Much has been said about the fact that Viacom are suing Google for $1bn because YouTube (now owned by Google) hosted Viacom copyrighted shows.
Technically, Viacom are well within their rights to sue Google for this copyright infringement but what good does it do Viacom, apart from adding up to $1bn to their bottom line, if they win?
They will have lost massive goodwill and a ton of free PR! How much traffic was YouTube sending to Viacom and how much free publicity were Viacom shows receiving by being featured on YouTube?
Robert Scoble, speaking on this topic the other day said:
PodTech tried that strategy. To watch my videos you used to have to go to PodTech. Then in January we let go a little bit of our controlling attitude and made a player that you can embed on your own site. What happened?
PodTech, by allowing people to place in their blogs PodTech’s copyrighted videos, tripled their audience.
Viacom on the other hand have forced YouTube to take down Viacom’s copyrighted videos and are suing YouTube.
Is there even a short-term gain for Viacom here?
I posted the other day about Joost having released a client for Mac. Joost have since released an updated Mac client app which addresses a couple of issues with the first one. I have tried it out and find that the video is still quite jumpy – stopping and starting frequently which is something people won’t tolerate from TV programs.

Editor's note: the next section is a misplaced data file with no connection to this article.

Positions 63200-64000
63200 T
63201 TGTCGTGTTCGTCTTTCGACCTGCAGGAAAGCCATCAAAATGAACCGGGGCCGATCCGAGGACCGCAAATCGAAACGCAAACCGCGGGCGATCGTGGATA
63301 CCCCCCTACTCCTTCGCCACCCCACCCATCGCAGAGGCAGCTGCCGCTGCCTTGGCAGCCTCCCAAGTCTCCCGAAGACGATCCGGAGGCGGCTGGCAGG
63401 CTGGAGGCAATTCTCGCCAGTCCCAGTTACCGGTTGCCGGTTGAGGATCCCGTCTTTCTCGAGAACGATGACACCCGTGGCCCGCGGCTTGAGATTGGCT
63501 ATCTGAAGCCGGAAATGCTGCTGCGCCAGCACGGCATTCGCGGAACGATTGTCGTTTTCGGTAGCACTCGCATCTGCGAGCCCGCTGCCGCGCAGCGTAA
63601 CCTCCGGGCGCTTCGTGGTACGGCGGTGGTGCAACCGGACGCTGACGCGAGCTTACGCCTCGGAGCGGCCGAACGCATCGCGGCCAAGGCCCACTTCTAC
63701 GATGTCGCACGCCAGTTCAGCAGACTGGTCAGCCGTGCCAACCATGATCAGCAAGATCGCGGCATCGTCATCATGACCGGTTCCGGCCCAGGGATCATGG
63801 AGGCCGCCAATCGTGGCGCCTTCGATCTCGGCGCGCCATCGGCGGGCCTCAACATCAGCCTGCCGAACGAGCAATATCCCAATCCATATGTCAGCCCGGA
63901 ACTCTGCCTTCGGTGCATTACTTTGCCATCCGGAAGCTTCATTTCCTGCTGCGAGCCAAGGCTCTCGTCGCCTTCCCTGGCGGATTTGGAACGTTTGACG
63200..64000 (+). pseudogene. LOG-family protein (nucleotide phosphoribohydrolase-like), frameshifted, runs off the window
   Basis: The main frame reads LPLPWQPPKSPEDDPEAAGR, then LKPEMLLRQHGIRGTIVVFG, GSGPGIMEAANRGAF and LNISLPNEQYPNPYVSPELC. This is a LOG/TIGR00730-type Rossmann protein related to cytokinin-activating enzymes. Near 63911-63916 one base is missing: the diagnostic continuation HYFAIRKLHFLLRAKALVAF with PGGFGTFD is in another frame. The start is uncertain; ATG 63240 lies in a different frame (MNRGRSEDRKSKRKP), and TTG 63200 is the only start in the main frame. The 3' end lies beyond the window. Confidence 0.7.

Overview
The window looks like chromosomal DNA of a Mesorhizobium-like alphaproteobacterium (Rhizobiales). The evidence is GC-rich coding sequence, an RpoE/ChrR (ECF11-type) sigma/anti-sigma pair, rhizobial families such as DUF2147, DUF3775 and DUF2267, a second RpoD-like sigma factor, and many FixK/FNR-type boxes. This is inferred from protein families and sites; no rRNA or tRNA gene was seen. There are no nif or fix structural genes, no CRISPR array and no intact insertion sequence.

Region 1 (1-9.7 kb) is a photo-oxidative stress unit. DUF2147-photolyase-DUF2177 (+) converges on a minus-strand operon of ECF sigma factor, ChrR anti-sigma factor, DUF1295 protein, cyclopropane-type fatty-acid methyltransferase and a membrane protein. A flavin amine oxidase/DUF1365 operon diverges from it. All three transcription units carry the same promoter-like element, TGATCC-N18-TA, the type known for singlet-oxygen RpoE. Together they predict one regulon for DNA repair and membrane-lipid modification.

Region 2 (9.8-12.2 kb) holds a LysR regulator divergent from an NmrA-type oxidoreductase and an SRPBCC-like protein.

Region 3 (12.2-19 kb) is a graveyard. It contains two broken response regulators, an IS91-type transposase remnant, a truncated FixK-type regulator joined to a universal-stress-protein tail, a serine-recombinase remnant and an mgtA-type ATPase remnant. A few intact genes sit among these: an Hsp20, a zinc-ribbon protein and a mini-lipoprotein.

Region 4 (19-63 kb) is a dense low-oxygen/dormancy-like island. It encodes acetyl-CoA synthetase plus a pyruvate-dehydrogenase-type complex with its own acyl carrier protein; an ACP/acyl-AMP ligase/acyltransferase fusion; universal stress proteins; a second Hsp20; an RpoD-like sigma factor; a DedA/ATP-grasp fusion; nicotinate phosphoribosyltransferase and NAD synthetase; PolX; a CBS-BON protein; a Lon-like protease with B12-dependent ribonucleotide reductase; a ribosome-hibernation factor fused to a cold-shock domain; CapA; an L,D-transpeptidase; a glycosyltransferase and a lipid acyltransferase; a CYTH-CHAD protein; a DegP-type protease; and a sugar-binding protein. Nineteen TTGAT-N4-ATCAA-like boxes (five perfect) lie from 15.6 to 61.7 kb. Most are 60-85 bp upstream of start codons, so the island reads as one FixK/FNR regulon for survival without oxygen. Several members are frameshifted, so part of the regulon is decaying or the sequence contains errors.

Joost is still in beta though so I’m sure that will improve.
The big Joost story of the last couple of days was Joost’s deal with Viacom whereby Joost will be able to show some of Viacom’s content on launch.
From news.com’s report of the story:
The deal, announced Tuesday, is designed to bring television and theatrical content from Viacom’s brands–which include MTV Networks’ Comedy Central, as well as Black Entertainment Television and Paramount Pictures–to the Joost software upon its full launch.
The deal is limited, at least at first: many of Viacom’s most popular programs, such as Comedy Central’s The Colbert Report and South Park, will not be available initially. Some of the featured offerings, however, will be MTV’s My Super Sweet 16, Comedy Central’s Freak Show, BET’s American Gangster, as well as feature films from Paramount and its related brands.
No financial terms of the agreement were provided.
All well and good until I read Bernie’s take this morning – I think he was spot on when he said:
Joost lacks the social networking side of YouTube, where user views and user favourites count. The world needs a YouTube social network and the content makers need to have some revenue flow for their video productions.
James Corbett, disagrees though. James contends that:
there are also reports that Joost is in talks with British broadcasters ITV and Channel 4. Considering I can’t get Channel 4 here that would be a big win from my point of view. Which is why I disagree with Bernie Goldbach regarding the need for a social networking side.
See now James – that’s precisely why I think recommendation engines and other social tools would help Joost enormously. The more content Joost has, the harder it will be to find good shows and the more useful recommendations from people with similar taste will become.